ftshl-wildrosesmp8-sm.jpg (9176 bytes)Wild Rose, (Rosa Rugosa) also called Japanese Rose, Rugosa Rose, and Turkestan Rose
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Flowering Trees and Shrubs of Sleepy Hollow Lake
Wild Rose, (Rosa Rugosa) also called Japanese Rose, Rugosa Rose, and Turkestan Rose

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(Wild Rose, Rosa Rugosa - 01 The Rosa rugosa is a native of China and Japan which found its way to the United States and now grows wild at Sleepy Hollow Lake.  Note the extremely thorny stem below the bud.

 

 

 

 

 

 

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(Wild Rose, Rosa Rugosa - 02Although the Rosa rugosa is often grown as a domesticated rose, the irregular shape separates it from the domesticated varieties.  Its perfume, however, doesn't takes second place to any variety.  This spring, with only two flowers in bloom, the beautiful aroma of the perfume of this wild rose was quite evident in our front yard.  It beckons us to "take the time to smell the roses".

 

 

 

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(Wild Rose, Rosa Rugosa - 03The fully opened Rosa rugosa flower measures nearly four inches across, and it presents itself as a testimony of the Lord God who created it.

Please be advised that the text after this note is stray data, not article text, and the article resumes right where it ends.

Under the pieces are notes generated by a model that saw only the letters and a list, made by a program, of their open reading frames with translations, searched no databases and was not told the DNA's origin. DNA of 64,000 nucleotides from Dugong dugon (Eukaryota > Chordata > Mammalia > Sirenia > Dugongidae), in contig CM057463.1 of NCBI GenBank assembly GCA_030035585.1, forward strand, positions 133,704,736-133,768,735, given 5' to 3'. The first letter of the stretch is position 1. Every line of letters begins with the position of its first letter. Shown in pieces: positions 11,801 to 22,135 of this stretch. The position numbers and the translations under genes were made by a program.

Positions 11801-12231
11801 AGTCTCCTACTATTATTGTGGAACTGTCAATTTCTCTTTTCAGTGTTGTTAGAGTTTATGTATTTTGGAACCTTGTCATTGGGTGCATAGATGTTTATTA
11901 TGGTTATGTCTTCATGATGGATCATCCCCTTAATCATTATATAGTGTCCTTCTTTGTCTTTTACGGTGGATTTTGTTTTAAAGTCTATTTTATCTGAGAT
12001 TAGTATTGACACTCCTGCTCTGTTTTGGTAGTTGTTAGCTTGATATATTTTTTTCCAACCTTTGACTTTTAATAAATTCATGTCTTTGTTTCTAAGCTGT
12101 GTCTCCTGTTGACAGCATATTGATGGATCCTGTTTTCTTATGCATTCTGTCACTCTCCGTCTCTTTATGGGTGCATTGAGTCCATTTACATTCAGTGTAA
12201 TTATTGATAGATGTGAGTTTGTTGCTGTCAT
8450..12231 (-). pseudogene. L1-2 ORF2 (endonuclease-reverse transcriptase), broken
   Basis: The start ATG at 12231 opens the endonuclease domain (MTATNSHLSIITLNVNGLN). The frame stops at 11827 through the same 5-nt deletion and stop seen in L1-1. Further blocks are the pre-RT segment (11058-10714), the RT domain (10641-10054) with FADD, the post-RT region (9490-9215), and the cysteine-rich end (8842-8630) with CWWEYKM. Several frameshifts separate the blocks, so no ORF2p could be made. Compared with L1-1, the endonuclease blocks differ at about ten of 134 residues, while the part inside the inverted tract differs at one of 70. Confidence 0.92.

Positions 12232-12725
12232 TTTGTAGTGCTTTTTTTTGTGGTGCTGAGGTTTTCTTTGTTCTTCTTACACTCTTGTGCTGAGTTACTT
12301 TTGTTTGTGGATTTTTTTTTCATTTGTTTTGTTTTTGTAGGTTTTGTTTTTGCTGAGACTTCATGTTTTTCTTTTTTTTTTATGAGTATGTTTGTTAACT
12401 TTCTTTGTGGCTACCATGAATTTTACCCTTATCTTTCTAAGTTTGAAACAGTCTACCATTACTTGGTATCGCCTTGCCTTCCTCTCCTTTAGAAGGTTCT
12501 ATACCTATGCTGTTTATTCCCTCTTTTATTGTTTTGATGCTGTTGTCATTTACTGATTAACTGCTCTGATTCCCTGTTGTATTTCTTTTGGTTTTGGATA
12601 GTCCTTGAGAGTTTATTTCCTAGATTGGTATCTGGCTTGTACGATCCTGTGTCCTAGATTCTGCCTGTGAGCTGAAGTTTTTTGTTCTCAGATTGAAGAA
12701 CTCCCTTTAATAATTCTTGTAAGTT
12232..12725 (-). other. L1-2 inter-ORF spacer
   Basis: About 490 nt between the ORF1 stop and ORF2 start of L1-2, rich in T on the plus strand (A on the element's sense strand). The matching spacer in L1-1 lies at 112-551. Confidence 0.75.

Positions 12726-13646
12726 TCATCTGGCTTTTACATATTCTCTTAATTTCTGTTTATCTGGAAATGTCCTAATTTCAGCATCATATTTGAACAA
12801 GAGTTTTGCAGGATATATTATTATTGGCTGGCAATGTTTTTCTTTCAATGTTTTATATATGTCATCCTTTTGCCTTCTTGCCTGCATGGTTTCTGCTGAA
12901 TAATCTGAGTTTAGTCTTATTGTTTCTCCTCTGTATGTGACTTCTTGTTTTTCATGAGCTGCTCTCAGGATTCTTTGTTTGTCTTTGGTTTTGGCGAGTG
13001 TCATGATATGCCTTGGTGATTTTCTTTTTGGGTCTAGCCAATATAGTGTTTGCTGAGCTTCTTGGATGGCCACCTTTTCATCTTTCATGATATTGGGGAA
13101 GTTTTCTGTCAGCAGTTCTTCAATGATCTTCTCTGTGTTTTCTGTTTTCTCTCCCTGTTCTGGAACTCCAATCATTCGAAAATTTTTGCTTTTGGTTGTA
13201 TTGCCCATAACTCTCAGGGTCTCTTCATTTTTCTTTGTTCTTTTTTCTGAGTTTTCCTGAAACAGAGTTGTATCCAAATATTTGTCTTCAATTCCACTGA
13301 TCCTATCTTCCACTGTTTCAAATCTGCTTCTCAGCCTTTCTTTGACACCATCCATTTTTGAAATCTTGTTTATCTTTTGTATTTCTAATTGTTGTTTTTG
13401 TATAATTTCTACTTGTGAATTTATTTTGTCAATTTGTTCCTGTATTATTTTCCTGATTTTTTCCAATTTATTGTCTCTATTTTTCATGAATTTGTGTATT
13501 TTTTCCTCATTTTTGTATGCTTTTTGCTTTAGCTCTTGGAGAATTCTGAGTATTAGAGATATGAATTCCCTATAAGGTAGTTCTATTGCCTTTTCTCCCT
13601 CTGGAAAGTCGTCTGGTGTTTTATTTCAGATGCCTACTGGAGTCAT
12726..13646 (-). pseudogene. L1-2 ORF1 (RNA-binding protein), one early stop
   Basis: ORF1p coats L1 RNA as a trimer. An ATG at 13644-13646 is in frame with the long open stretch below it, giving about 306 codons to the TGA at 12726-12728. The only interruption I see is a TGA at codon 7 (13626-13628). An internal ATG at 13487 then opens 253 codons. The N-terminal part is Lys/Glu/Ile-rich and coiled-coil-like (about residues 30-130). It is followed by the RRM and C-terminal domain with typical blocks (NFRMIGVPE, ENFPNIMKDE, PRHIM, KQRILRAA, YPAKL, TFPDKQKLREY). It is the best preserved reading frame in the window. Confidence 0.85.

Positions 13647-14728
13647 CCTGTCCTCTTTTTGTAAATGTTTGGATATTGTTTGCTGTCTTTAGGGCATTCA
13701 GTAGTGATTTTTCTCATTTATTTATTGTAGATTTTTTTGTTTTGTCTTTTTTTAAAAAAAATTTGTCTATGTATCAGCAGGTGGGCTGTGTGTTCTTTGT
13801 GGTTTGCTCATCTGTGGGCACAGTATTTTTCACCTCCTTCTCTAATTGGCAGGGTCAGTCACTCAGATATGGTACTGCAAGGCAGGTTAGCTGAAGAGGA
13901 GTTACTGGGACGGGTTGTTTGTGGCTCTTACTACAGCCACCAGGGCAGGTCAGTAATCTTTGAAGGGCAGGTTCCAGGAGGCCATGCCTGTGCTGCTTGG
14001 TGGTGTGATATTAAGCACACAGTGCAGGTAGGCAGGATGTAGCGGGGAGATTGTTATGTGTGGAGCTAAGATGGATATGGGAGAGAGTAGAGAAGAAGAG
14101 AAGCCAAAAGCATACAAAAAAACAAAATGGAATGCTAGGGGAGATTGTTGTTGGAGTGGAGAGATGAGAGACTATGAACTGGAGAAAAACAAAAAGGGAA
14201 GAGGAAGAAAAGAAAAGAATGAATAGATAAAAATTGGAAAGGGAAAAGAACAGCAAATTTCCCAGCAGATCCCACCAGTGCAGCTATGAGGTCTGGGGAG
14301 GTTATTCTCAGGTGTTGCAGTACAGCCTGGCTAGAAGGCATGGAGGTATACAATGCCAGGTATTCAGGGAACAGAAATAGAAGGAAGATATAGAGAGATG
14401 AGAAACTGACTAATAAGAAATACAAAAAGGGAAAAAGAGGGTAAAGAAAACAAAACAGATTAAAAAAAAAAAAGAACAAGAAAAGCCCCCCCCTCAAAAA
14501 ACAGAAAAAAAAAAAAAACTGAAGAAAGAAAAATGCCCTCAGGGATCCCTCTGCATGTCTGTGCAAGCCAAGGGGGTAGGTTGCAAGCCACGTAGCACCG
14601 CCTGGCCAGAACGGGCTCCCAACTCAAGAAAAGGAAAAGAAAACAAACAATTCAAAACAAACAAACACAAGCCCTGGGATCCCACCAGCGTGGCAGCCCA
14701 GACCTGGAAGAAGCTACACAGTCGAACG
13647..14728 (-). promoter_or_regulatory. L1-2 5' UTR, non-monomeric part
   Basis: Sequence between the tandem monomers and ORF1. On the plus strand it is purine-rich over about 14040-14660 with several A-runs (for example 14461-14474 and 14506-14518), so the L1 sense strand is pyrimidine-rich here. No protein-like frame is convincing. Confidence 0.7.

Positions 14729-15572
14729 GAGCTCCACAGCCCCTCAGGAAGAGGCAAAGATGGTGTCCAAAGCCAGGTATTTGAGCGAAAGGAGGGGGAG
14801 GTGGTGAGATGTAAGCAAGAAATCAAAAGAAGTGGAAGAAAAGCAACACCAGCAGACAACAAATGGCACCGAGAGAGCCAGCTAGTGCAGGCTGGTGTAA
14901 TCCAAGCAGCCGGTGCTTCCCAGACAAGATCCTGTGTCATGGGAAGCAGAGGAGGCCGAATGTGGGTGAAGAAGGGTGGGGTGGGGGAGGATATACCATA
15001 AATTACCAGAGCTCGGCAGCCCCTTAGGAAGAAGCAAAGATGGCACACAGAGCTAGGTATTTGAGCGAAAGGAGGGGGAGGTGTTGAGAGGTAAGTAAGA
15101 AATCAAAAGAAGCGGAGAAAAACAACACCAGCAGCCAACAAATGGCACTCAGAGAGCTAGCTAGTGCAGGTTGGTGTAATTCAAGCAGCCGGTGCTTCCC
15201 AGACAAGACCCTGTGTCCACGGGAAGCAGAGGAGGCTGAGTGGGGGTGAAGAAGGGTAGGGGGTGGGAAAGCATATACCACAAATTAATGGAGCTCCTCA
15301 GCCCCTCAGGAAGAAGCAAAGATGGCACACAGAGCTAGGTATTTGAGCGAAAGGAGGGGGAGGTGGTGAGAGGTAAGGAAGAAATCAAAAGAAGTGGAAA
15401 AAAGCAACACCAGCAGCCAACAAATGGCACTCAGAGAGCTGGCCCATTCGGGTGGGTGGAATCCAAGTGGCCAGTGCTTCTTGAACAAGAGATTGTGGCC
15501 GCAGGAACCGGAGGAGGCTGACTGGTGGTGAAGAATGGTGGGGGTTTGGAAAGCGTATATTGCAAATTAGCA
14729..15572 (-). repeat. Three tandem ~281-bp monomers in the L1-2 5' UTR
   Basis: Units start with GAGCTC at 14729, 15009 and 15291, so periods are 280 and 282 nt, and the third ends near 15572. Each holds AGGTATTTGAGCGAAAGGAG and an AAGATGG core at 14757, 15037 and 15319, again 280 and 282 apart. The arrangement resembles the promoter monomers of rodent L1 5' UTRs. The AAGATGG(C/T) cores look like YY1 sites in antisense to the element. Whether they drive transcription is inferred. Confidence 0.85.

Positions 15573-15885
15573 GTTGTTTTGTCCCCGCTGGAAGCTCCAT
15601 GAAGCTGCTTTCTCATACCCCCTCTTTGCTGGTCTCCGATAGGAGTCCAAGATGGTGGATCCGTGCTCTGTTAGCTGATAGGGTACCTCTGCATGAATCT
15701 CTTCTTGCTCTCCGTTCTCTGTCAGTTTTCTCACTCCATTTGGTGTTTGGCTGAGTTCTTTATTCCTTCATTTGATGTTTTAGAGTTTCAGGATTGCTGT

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(Wild Rose, Rosa Rugosa - 04The light and shadow gives and interesting contrast to the newly opening Rosa Rugosa.

 

 

 

 

(Wild Rose, Rosa Rugosa - 05)  The Rosa rugosa develops new plants from the roots and forms dense thickets that grow to 3-5 feet (11.50 meters) tall.

 

 

 

 

(Wild Rose, Rosa Rugosa - 05a)  The leaves of the wild rugosa rose are pinnate, meaning that each leaf has several leaflets growing opposite one another and has one terminal leaflet.  The length of the leaves can be from a little over 3 inches long to up to 6 inches long (815 cm) with 59 ovate leaflets, most often 7.  Each leaflet is about 1-1/2 inches (34 cm) long.  The leaf in this photo has 7 leaflets, the inner two of which are partly hidden under the flower. The rugosa rose leaflets have a toothed margin or edge with a distinctly corrugated (rugose, hence the species' name) surface.

 

(Wild Rose, Rosa Rugosa - 05b)  This is another look at a wild rugosa rose flower.  The upper portion of the rose in this photo is still cupped in the typical rose shape.  When in this stage of development the flowers measure about 2 inches across; however when the petals fully open, as the bottom petals have, the flower can measure as much as 4 inches across.  We can also see that this rugosa rose has double petals (2 petals thick), but they can also have a single layer of petals.